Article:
“There’s nothing for people to worry about — not when they’ve got the earth!”
During the Great Depression, a destitute city couple named Mary (Karen Morley) and John (Tom Keene) take over Mary’s uncle’s farm. Soon they’ve invited other out-of-work families to join them on their land, and a thriving collective emerges.
Genres, Themes, Actors, and Directors:
- Collective Activism
- Depression Era
- Femmes Fatales
- John Qualen Films
- Karen Morley Films
- King Vidor Films
Response to Peary’s Review:
As Peary notes, this “unique, politically subversive Depression film by King Vidor” — a sequel to Vidor’s “1928 silent masterpiece The Crowd” (but with different lead actors) — suffers from overly simplistic characters, a naively Hollywood air of “Hey-let’s-get-together-and-form-a-cooperative”, and a contrived conflict involving a femme fatale (Barbara Pepper). (According to TCM’s article, “director Vidor admitted that the floozy with the Jean Harlow platinum hair was brought in purely for box office.”) It’s frustrating to watch a film based on such an intriguing and original premise devolving into platitudes and easy fixes — there’s potential here for something much greater. With that said, I agree with Peary that “Vidor’s film works on many levels: its sincerity is to be commended, [and] its vision of an alternate lifestyle is tantalizing.” The final lengthy sequence (in which the collective members work together to dig a ditch which will bring water to their drought-ridden crops) shows evidence of Vidor’s cinematic genius — as well as heavy influence of Soviet-era films.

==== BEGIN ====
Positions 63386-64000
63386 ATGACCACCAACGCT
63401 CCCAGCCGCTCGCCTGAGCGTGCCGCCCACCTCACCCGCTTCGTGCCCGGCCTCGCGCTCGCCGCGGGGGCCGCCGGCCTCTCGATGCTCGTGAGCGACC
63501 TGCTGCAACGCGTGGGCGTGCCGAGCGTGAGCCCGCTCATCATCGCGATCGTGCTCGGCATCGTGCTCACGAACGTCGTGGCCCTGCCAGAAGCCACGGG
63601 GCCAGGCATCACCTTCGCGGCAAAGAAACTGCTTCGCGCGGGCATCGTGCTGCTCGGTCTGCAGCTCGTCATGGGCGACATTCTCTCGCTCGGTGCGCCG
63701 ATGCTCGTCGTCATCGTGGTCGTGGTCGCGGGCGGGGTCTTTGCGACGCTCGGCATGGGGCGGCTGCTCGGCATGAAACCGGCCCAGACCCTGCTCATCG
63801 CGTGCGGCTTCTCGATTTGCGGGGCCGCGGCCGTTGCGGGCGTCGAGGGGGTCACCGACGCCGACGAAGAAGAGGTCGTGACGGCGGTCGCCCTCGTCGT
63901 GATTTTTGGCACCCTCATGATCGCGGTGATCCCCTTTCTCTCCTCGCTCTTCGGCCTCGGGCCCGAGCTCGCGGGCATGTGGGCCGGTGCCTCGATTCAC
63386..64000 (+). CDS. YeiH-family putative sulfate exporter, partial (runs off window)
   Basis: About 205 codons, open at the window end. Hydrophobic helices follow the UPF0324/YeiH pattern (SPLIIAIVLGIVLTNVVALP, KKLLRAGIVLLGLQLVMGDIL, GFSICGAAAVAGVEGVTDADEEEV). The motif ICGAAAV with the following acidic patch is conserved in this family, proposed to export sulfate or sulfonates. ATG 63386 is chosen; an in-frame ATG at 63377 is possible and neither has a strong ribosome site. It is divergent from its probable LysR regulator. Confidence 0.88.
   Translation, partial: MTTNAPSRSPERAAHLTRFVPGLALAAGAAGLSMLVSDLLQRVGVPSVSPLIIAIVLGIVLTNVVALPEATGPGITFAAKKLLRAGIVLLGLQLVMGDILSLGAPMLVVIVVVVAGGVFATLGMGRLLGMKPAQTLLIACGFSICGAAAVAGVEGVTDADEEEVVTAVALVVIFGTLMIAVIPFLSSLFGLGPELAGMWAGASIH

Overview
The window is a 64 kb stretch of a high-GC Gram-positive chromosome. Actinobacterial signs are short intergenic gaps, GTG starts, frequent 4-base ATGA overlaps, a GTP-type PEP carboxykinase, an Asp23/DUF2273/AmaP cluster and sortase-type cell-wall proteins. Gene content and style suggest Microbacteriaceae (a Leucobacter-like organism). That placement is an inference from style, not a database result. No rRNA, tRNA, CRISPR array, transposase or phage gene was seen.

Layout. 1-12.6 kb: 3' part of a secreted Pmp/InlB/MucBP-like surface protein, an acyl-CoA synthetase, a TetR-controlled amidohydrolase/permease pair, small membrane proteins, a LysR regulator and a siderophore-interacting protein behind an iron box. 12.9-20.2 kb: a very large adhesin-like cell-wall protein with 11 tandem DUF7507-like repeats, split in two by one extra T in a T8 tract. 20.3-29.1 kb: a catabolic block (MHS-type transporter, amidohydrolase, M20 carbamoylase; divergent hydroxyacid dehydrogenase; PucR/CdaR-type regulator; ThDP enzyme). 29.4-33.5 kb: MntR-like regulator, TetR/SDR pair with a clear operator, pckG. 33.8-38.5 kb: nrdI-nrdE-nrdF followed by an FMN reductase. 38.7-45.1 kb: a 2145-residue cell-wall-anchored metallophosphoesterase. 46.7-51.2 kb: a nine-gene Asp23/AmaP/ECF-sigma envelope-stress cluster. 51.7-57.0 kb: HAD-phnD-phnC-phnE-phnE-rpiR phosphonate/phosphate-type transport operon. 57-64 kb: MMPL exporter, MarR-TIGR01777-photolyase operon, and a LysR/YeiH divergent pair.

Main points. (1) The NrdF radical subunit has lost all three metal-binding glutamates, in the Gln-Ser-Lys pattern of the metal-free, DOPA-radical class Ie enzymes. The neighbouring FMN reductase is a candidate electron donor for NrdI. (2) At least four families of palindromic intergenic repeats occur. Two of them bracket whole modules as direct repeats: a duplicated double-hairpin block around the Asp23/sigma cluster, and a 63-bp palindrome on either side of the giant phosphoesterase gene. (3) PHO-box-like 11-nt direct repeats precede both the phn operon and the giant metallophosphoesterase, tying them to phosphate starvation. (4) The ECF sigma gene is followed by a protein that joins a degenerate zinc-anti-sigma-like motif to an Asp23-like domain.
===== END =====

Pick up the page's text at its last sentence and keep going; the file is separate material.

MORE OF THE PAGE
Redeeming Qualities and Moments:
- A stirring — if hopelessly naive — vision of collectivism in action
- The “famous impressionistic finale” — which, as Peary notes, “is great cinema”
Yes, simply for its historical importance.